Having burned its fingers with the vaguely-worded UNSC Resolution on Libya, Moscow blocked Western efforts for a similar UN decision on Syria, which would have imposed a new set of sweeping sanctions on president Assad’s regime, pushing through a meaningless “presidential statement” earlier this month. But now, with the collapse of Gaddafi’s regime in Libya, many in the West are calling for a similar Western military effort in Syria to protect the pro-democracy demonstrations now being brutally suppressed by government tanks.

Obviously, such talk is making many in Moscow jittery about the West’s intentions in Syria, while reigniting the debate over the right strategy for Russia in situations where its former autocratic allies are facing popular uprisings backed up by the West and its military might. President Medvedev himself has demonstrated this growing ambivalence in Moscow when he warned president Assad of a “dire fate,” were he to continue his campaign of repression against the opposition, while rejecting the possibility of a UN sanctioned military intervention in Syria.

What are the lessons for Russian foreign policy from the downfall of Gaddafi’s regime in Libya under Western military pressure? What will the impact from it be on Russia’s stance toward similar events in Syria? Should Russia this time adopt a much more proactive stance in support of the opposition in Syria? Should it abandon president Assad’s regime in the hopes of gaining more influence with the future government in Syria? Should it support Western efforts to engineer Assad’s removal from power, up to providing military aid and air cover to the opposition forces? What would Russia gain from turning into an agent of democratic change in the Middle East?

Alexandre Strokanov, Professor of History, Director of Institute of Russian Language, History and Culture, Lyndon State College, Lyndonville, VT

First of all, I would not call the events in Arab countries, and in particular in Libya and Syria, “pro-democracy uprisings.” There is no doubt that we are dealing with armed uprisings in both cases, but how “pro-democratic” their leaders and members are is too early to judge at this point, at least if members of the Libyan Islamic Fighting Group (LIFG) and al-Qaeda in the Islamic Mahgreb (AQIM) continue occupying important positions in the new regime. Otherwise we could call the Islamic Revolution in Iran in 1979 a “Great Democratic Revolution,” and events in many African countries, when one tribe attacks and massacres another, as wonderful triumphs of democracy.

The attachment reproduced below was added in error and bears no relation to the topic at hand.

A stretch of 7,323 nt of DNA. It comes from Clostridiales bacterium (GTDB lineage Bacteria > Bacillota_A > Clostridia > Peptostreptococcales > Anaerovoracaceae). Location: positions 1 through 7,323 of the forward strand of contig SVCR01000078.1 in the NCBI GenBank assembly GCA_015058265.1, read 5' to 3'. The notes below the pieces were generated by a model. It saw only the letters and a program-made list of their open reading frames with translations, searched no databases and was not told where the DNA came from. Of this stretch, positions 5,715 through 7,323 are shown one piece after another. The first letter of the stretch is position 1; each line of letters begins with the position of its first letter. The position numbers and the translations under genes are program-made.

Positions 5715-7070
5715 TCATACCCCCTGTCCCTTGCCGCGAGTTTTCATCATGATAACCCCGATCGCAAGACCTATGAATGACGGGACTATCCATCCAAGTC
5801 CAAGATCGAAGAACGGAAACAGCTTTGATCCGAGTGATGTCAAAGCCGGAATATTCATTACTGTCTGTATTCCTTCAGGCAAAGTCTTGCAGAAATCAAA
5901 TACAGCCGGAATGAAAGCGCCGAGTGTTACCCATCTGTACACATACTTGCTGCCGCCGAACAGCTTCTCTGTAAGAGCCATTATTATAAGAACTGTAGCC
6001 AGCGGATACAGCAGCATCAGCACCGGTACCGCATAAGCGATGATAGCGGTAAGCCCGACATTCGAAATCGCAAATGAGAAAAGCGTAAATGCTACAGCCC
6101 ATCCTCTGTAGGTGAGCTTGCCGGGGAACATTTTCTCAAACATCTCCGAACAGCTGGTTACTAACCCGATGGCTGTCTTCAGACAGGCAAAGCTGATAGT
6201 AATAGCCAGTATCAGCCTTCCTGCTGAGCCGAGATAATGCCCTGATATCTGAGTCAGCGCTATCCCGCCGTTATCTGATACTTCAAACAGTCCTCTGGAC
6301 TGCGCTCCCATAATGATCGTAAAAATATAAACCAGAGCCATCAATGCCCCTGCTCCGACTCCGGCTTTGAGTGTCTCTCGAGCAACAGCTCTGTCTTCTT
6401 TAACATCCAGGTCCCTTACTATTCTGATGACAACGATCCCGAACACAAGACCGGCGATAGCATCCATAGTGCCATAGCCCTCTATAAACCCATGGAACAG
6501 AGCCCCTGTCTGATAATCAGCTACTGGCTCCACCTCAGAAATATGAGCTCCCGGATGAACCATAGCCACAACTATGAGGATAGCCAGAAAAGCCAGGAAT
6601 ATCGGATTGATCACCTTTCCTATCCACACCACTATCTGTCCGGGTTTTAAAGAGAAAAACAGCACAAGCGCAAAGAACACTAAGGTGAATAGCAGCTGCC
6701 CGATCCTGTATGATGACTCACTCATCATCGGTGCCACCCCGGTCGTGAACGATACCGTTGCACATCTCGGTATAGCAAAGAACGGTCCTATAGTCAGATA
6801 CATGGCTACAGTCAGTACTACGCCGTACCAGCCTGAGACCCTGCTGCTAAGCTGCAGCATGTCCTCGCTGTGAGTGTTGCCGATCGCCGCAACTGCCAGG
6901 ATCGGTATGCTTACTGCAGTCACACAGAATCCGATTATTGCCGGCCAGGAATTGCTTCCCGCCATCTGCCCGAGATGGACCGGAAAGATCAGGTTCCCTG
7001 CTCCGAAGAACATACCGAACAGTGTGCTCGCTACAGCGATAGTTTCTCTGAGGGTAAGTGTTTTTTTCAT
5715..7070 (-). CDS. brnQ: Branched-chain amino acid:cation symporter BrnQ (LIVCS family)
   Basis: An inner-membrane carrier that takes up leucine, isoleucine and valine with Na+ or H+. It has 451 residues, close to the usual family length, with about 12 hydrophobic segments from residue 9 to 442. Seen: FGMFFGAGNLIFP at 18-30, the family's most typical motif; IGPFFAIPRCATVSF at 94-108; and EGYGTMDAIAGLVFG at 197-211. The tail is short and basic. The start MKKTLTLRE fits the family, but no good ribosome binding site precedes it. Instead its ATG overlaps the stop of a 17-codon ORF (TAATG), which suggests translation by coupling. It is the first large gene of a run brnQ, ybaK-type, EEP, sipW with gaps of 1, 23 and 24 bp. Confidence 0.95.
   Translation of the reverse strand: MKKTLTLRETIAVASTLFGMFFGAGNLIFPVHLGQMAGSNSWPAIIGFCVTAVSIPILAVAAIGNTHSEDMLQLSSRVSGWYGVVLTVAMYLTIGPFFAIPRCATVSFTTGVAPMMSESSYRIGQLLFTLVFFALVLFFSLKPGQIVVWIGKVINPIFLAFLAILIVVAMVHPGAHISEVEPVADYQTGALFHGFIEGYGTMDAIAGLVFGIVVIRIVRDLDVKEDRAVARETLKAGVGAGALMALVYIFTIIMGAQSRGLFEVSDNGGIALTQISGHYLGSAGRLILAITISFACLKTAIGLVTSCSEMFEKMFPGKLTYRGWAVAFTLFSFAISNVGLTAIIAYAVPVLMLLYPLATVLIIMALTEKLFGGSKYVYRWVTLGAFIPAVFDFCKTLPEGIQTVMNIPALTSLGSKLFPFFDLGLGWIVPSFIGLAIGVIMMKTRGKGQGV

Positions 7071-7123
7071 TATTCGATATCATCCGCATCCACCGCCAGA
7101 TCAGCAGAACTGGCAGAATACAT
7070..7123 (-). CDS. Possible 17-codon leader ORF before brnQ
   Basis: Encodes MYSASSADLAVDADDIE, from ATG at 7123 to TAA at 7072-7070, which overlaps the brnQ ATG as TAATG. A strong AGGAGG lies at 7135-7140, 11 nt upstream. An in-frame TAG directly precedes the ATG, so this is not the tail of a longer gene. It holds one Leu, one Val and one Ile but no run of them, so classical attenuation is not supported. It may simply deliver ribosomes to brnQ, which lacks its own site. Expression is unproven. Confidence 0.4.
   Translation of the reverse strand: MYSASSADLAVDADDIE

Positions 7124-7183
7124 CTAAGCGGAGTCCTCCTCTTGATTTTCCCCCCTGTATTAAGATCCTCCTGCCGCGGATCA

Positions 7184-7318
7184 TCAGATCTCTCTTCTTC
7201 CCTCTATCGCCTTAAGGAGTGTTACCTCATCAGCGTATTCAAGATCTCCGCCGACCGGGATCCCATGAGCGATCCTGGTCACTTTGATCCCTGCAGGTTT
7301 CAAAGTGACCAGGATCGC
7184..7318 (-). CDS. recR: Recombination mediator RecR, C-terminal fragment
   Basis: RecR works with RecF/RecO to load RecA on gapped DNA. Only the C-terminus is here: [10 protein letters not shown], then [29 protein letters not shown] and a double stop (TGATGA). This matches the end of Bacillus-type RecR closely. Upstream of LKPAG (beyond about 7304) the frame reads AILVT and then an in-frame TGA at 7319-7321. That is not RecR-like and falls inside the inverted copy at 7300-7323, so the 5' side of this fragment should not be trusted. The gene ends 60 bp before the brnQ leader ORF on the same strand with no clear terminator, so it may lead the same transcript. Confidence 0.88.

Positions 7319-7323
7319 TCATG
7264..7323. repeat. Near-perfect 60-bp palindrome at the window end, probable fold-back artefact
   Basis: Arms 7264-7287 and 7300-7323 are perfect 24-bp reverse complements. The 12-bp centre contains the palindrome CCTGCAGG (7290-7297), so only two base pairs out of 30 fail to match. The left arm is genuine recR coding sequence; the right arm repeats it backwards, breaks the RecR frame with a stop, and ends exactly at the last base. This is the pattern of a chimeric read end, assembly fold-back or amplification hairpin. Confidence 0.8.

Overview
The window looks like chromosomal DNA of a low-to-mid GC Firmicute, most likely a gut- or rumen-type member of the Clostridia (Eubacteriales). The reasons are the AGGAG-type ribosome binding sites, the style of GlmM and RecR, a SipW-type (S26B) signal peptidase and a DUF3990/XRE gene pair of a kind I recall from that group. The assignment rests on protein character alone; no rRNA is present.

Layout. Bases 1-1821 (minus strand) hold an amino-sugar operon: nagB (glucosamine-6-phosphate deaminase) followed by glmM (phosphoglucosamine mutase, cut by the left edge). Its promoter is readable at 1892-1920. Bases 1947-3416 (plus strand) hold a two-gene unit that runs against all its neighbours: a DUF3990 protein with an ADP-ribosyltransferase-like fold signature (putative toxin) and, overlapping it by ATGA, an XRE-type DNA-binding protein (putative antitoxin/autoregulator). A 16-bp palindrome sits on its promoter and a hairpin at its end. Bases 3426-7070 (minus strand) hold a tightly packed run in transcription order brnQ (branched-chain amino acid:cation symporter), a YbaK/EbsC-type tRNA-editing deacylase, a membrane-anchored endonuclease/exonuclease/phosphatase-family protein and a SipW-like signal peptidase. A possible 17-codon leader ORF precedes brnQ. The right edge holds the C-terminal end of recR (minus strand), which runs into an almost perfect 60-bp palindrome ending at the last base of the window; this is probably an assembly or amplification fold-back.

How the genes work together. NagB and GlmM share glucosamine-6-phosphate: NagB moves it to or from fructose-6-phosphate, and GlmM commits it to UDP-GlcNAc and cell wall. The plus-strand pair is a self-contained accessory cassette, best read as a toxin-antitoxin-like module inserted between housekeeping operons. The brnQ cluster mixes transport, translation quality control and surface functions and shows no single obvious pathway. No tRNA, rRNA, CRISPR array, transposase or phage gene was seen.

Regarding the lessons to learn. Lesson number one is to pay more serious attention to the texts of resolutions passed by the UNSC. The UNSC Resolution 1973 was about protecting people, but real actions by several NATO members led to a trivial “regime change.” Generally speaking, the differences between the wars in Iraq and Libya lay only in methods, but the ultimate goal is the same – a regime change under the cover of UN resolutions and their vague interpretations. Instead of a “search for weapons of mass destruction” we had a “protecting civilians” operation.

Another lesson deals with the mass media coverage of the events in Libya, when most Western media became “NATO war propaganda agencies” rather than objective observers. They were probably assigned this role by their respective governments, which makes the whole story of the so-called “free media” into a joke. This lesson was mentioned by many Asian, African and Latin American media outlets, but strangely enough not so much by Russians. Today, Western media reports on the end of the war in Libya and the complete victory of the rebels, which will make every citizen of this country free and happy tomorrow, with great bravado. Rebel leaders are already making announcements about what countries they will award and what countries they will punish for the position taken at the time of the war.

When I read and hear these statements, a picture of George W. Bush announcing that the “mission is accomplished” in Iraq comes to mind. What happened after that announcement is well known: the war in Iraq actually began. It may so happen again that in Libya, the real war and even more horrifying suffering still lay ahead for the Libyan people. Let’s not forget about the tribal character of the Libyan society, nor about the fact that tyrant Gaddafi was capable of providing decent living standards for the Libyan population. Will the new regime succeed in bringing together all the Libyan tribes and achieving satisfactory living standards in the country?